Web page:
Would it be possible to watch a rom-com by Hideo Nakata without nervously checking the background every time a character looks in a mirror?
It seems that Nakata, the man who is largely responsible for the J-horror phenomenon, has said he quite fancies making a career detour.
The director is best known for the Ring franchise, which spawned a trend of Hollywood remakes of Japanese horror films, and has largely stuck to the horror genre throughout his career.
But Nakata has revealed that he is harbouring a desire to indulge his cheerier side with a spot of upbeat comedy.
"I want to do something like 'The Intern' (starring Robert De Niro and Anne Hathaway)," he laughed, in an interview with AFP.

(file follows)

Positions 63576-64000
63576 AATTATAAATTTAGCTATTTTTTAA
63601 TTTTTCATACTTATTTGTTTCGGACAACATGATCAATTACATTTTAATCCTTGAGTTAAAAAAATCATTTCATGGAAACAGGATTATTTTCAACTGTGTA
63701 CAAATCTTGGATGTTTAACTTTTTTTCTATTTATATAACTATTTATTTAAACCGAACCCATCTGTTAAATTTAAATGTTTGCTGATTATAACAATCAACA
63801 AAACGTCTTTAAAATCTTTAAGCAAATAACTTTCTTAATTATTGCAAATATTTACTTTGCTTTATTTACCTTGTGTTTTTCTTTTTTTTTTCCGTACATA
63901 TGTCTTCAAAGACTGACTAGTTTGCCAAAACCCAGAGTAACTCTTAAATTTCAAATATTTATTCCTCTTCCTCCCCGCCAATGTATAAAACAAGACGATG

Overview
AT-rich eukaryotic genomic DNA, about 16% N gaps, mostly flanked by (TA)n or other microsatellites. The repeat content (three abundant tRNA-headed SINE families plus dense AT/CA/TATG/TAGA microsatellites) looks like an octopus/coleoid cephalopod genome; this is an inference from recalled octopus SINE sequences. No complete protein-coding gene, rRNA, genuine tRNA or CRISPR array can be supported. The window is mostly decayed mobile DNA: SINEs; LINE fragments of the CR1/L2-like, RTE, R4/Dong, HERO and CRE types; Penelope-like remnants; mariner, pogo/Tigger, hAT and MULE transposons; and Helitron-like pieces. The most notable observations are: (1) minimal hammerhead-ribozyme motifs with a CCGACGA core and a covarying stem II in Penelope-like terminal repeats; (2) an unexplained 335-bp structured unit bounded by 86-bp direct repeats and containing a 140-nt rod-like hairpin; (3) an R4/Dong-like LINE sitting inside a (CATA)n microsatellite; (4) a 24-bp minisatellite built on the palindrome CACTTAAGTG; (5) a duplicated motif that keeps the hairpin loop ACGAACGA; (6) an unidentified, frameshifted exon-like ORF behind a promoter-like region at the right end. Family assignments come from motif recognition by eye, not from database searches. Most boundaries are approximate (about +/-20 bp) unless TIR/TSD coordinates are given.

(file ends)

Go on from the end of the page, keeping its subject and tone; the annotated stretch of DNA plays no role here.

He won’t, however, be giving up trying to scare his audiences any time soon. His newest film, Ghost Theatre, is a remake of his own 1996 film Don’t Look Up, and opens next week at the Tokyo International Film Festival.
"Traditionally in J-horror, a ghost - something which isn't supposed to exist - appears faintly as an apparition behind you, often out of focus,” he said.
"Like Sadako in [the film] Ring: when the TV gets turned off, you see her reflection on the blank screen but when you turn around she's not there."
In his latest offering, the object of fear is a life-size doll being used as a prop in a theatre.
"The late Wes Craven once told me: ‘don't do more than two horror movies’," he added. "But I guess it's my destiny.”